A Study of In Vivo HgSe Nanoparticle Formation with Multi-Element Single Particle ICP-TOFMS

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Experiments of in vivo HgSe nanoparticle formation demonstrate the potential of multi-element single particle icpTOF analysis for complex biological samples. 

Olga Borovinskaya1, Zuzana Gajdosechova2, Eva Krupp2, Jörg Feldmann2
1. TOFWERK, Thun, Switzerland 2. University of Aberdeen, Scotland

MeHg is toxic to humans and the mechanism of its detoxification is still not entirely understood. Selenium is believed to play the role of defender in the detoxification scheme, converting MeHg to less toxic species such as HgSe.  HgSe nanoparticle formation, on the other hand, is believed to deplete the Se pool in the body, misbalancing the normal biological cycle and suppressing antioxidant activity of Se-proteins.

The mechanism of in vivo HgSe nanoparticle formation was recently studied in liver and brain specimens of stranded pilot whales, which can incorporate relatively high levels of Hg[1]. HgSe clusters with size up to 5 μm and Hg/Se molar ratio close to 1 were found in adult animals using synchrotron μ-XRF imaging with 800 nm lateral resolution. Smaller aggregates surrounding large clusters had Hg/Se molar ratio <1, which suggests the growing of HgSe nanoparticles on Se-rich core center structures. Single particle quadrupole inductively coupled plasma mass spectrometry (ICP-MS) analysis revealed increases in particle size and concentration with increasing animal age. 

To shed more light on the mechanism of HgSe nanoparticle formation we characterized Hg/Se molar ratios in individual particles extracted from whale liver using multi-element single particle analysis with the TOFWERK icpTOF.

HgSe particles from the liver extract had sizes in the range of 40-100 nm and a mean Hg/Se molar ratio of 0.7. A slight increase of Hg/Se with increase in particle size was observed, which is in agreement with the results of the synchrotron μ-XRF. In addition to Hg and Se, the icpTOF also detected Cd and Fe at significant levels, with molar ratios of Hg/Cd=1.1 and Hg/Fe=0.02.

Though it is still unclear whether the Cd and Fe observations can provide further insight into HgSe crystal formation and growth, this finding demonstrates the potential of multi-element single particle icpTOF analysis for complex biological samples.

Figure 1. Frequency distribution histograms of Hg/Se, Hg/Fe, and Hg/Cd molar ratios in individual particles extracted from a whale liver and a correlation plot of HgSe particle data-lazy-sizes vs Hg/Se molar ratios acquired with an icpTOF in multi-element single particle mode. The collision-reaction cell was pressurized with 3 ml/min hydrogen to suppress Ar2+ interference on 80Se+. For details on sample preparation and sample characterization refer to (1). An isotope-specific threshold was applied to discriminate nanoparticle signals from the ionic background. Element molar masses per particle and particle data-lazy-sizes were determined using Au 8013 NIST CRM nanoparticles, Au solutions, Hg, Se, Cd, Fe-containing calibration solutions and the method proposed by Pace et al. based on known size of 8013 Au particle standard (2). Sample specific size detection limits for HgSe particles were estimated to be 40 nm assuming the density of 13.5 g/cm3 that corresponds to 110 ag of Hg and 300 ag of Se. Fe is most likely bound to the particle in a form of metalloprotein. Co-accumulation of Cd with Hg has been already observed in the previous work (3).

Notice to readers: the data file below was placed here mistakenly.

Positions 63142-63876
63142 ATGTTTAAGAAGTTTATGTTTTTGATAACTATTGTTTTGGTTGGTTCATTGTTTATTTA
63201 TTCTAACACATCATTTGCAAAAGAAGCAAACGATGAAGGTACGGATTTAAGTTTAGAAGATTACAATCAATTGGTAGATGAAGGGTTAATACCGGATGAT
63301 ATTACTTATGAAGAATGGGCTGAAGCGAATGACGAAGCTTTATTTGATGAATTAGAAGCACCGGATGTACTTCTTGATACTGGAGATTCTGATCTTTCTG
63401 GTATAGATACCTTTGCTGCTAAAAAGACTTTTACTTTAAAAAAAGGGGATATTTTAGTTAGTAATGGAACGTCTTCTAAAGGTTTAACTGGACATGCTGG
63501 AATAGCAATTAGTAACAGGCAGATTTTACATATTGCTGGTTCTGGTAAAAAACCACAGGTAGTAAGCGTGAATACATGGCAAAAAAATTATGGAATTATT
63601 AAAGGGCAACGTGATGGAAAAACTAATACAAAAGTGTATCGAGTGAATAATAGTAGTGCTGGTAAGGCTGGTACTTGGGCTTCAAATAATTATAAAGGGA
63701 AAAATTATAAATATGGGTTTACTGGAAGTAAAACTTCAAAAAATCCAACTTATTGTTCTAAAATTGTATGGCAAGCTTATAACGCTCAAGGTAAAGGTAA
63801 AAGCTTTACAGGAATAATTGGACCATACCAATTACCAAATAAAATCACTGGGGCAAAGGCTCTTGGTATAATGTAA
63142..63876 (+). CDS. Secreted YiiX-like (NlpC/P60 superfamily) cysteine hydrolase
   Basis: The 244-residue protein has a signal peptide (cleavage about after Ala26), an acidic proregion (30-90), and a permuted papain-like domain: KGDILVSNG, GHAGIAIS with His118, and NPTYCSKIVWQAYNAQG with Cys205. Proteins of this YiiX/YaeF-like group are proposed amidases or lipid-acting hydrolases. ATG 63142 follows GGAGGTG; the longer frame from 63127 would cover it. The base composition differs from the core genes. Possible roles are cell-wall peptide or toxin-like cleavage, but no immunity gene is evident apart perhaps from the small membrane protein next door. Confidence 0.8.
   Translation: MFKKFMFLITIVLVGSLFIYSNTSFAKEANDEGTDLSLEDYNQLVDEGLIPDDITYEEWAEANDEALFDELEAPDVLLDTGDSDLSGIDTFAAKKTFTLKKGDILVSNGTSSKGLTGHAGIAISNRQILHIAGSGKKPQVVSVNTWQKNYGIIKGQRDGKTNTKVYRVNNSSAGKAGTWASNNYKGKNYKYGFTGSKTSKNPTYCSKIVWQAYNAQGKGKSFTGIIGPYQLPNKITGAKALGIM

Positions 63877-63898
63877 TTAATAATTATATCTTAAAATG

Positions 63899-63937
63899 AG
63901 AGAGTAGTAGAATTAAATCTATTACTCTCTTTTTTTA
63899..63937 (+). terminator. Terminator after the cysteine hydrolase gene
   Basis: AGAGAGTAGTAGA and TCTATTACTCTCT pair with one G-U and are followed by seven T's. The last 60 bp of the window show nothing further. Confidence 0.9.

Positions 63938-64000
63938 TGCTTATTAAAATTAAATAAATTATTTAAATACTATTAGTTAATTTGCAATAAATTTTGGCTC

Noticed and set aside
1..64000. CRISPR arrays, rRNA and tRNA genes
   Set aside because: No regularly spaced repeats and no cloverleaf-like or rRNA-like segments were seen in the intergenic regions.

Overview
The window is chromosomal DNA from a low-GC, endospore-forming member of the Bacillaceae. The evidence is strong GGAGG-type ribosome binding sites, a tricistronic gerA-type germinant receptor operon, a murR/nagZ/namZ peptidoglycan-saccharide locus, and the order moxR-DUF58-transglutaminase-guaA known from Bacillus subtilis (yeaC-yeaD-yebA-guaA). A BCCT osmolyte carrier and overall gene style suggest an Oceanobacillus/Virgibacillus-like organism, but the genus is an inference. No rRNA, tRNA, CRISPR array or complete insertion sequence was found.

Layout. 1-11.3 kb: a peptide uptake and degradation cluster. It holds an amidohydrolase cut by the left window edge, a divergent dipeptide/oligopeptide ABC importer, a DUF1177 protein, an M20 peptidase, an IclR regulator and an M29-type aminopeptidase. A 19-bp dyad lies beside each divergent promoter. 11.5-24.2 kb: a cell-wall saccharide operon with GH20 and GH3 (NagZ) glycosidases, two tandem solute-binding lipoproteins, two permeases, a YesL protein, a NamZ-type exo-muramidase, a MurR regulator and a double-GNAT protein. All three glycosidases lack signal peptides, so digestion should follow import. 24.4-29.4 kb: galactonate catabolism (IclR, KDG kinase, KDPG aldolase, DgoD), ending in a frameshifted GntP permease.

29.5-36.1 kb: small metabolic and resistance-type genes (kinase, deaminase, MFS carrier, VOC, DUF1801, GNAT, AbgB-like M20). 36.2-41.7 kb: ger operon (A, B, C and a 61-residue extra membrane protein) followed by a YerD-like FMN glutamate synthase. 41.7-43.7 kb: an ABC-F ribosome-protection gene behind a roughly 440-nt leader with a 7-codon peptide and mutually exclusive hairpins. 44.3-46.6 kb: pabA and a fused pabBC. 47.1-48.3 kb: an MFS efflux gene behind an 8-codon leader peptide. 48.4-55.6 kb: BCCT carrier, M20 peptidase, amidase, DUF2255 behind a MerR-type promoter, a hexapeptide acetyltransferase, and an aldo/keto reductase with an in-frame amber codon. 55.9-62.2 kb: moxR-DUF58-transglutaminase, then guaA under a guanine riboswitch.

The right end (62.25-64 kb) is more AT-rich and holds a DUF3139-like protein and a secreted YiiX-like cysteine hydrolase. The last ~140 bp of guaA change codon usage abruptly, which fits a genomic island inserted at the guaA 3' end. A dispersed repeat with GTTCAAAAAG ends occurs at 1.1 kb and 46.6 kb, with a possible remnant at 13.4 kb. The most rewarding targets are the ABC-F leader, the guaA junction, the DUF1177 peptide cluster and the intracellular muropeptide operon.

Figure 1. Frequency distribution histograms of Hg/Se, Hg/Fe, and Hg/Cd molar ratios in individual particles extracted from a whale liver and a correlation plot of HgSe particle sizes vs Hg/Se molar ratios acquired with an icpTOF in multi-element single particle mode. The collision-reaction cell was pressurized with 3 ml/min hydrogen to suppress Ar2+ interference on 80Se+. For details on sample preparation and sample characterization refer to (1). An isotope-specific threshold was applied to discriminate nanoparticle signals from the ionic background. Element molar masses per particle and particle sizes were determined using Au 8013 NIST CRM nanoparticles, Au solutions, Hg, Se, Cd, Fe-containing calibration solutions and the method proposed by Pace et al. based on known size of 8013 Au particle standard (2). Sample specific size detection limits for HgSe particles were estimated to be 40 nm assuming the density of 13.5 g/cm3 that corresponds to 110 ag of Hg and 300 ag of Se. Fe is most likely bound to the particle in a form of metalloprotein. Co-accumulation of Cd with Hg has been already observed in the previous work (3).

References

[1] Z. Gajdosechova, M. M. Lawan, D. S. Urgast, A. Raab, K. G. Scheckel, E. Lombi, P. M. Kopittke, K. Loeschner, E. H. Larsen, G. Woods, A. Brownlow, F. L. Read, J. Feldmann, E. M. Krupp, Scientific Reports 2016, 6, 34361.

[2] H. E. Pace, N. J. Rogers, C. Jarolimek, V. A. Coleman, C. P. Higgins, J. F. Ranville, Anal. Chem. 2011, 83, 9361-9369.

[3] Z. Gajdosechova, A. Brownlow, N. T. Cottin, M. Fernandes, F. L. Read, D. S. Urgast, A. Raab, J. Feldmann, E. M. Krupp, Science of The Total Environment 2016, 545-546, 407-413.